On the day Wright was killed, her husband left to go to Fort Benning about 6 a.m. and found her dead in the bedroom of their second-floor apartment when he returned at 1:24 p.m.

Her partially nude body was face-up on the floor next to a door, a white belt from her bathrobe binding her wrists behind her back and a black military necktie around her neck. Three other neckties were near her head. She had been raped and shot once in the head with a .32-caliber pistol.

Digging through the old evidence in 2015, the Georgia Innocence Project discovered the white belt and ties still were stored in the district attorney’s office, and Senior Judge John Allen agreed to order the items be tested for DNA. The tests yielded DNA profiles that do not match Gates.

In subsequent court motions, the defense attorneys argue this is evidence of Gates’ innocence, bolstering his case for a new trial. The prosecution counters that other people have handled the belt and ties so often over the years that they likely left their DNA on the fabric, rendering the tests unreliable.

When Gates went to trial Aug. 30, 1977, the case against him seemed open and shut: Prosecutors had a videotaped confession, a fingerprint, and an eyewitness identification from one of Wright’s neighbors, who said Gates came to his door that day posing as a gas company worker. Gates confessed that he used that guise to get into Wright’s apartment, because she was having trouble with a heater.

She gave him a can of oil to use on the appliance, police said, and Gates left an oily fingerprint that was easily lifted.

His current attorneys have attacked this evidence as well:

They have noted that Gates was not the first suspect to confess. A white man caught fondling Wright’s body in the funeral home told police he had stalked Wright before he got into her apartment, tied her up and killed her.

The white suspect’s account more closely matched the crime scene, as he told police he tied the woman to a doorknob and shot her, the defense said. Gates in his confession told police he shot her as she sat on the bed, but no blood was on the bed, and no blood trail led from the bed to the door where the body was found, his attorneys said.

Despite having checked for fingerprints right after the murder, police did not find Gates’ fingerprint on the heater until January 1977, when they brought Gates to the crime scene for a “walk-through” before recording his confession. Gates could have touched the heater then, leaving the print allegedly placed there the day of the murder, the defense said.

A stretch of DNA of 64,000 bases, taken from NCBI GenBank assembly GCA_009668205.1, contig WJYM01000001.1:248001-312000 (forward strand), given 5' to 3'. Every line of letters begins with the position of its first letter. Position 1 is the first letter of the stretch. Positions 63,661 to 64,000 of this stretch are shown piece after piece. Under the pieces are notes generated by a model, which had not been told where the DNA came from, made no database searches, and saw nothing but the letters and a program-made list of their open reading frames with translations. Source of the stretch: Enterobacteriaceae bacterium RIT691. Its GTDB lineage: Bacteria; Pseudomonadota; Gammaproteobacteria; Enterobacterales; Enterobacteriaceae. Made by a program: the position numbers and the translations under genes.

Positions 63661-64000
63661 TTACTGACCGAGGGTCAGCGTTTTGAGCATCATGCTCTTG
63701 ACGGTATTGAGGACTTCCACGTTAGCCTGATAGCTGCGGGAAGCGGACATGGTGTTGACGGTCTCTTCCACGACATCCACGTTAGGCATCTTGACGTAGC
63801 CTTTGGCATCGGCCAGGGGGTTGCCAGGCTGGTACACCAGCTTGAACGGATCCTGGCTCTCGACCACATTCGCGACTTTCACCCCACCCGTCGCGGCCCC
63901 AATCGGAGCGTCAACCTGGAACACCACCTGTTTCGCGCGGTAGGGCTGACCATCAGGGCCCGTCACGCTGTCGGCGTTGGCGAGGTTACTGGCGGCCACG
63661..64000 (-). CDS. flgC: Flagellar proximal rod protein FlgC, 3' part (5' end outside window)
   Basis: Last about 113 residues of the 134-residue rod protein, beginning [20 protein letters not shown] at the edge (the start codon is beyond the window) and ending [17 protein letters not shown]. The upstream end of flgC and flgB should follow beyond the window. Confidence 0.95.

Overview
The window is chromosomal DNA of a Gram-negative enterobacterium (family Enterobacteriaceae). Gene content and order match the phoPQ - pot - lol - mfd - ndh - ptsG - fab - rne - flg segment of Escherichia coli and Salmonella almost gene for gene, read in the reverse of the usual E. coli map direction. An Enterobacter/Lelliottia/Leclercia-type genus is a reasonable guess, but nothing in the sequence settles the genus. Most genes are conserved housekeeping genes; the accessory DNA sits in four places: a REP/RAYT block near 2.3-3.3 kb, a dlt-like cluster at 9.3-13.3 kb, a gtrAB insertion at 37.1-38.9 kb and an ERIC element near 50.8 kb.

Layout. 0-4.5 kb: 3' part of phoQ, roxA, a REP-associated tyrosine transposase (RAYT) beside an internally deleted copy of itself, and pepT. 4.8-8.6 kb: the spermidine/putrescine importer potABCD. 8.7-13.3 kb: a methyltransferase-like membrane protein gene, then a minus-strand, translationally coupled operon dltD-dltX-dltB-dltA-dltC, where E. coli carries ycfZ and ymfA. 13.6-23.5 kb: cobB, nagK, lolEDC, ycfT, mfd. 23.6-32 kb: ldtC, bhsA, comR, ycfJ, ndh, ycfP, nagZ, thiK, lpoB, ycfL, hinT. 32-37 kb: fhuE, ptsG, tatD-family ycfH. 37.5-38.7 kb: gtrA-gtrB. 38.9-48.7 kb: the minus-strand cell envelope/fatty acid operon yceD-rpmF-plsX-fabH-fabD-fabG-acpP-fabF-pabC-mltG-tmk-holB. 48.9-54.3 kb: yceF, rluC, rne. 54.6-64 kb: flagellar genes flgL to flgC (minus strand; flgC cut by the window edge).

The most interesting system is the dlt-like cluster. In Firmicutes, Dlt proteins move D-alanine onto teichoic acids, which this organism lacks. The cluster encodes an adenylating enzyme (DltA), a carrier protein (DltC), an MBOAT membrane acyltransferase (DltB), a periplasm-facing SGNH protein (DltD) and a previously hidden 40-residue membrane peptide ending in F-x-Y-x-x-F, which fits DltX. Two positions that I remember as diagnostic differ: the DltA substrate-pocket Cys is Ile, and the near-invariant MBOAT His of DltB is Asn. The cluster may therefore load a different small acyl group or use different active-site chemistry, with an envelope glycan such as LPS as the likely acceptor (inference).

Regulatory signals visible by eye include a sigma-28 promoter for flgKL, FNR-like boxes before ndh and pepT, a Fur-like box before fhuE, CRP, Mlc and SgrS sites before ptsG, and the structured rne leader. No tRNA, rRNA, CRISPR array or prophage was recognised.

In his confession, Gates told police he briefly worked on Wright’s heater before telling her he was going to rob her. She told him she had no money and offered sex. After they had sex, he again demanded money, and she gave him $480. Gates rummaged through drawers in the apartment before he tied the victim up on her bed and shot her, he told police.

Gates’ defense attorneys pointed out that no other fingerprints from Gates were found, though he claimed to have gone through the apartment looking for more money.

They also challenged the eyewitness identification, noting the witness picked Gates from a lineup the same day he saw the suspect with police at the crime scene.

The defense noted that blood found on the bedroom door near Wright’s body was determined to be Type B, but both Gates and Wright had Type O blood. “It indicates that a person other than Gates engaged in a struggle with the decedent and committed the offense,” the lawyers wrote.

Prosecutors have argued the evidence on which the defense relies in trying to gain Gates a new trial is not “material” enough to have resulted in a different verdict, another legal standard for granting new trials.

Gates is represented by Clare Gilbert of the Georgia Innocence Project and Patrick Mulvaney and Katherine Moss of the Southern Center for Human Rights. The prosecutors now are District Attorney Julia Slater and Assistant District Attorney Frederick Lewis of the Chattahoochee Judicial Circuit, and Georgia Senior Assistant Attorney General Sabrina Graham.

Judge Allen has set Gates’ next hearing for May 7.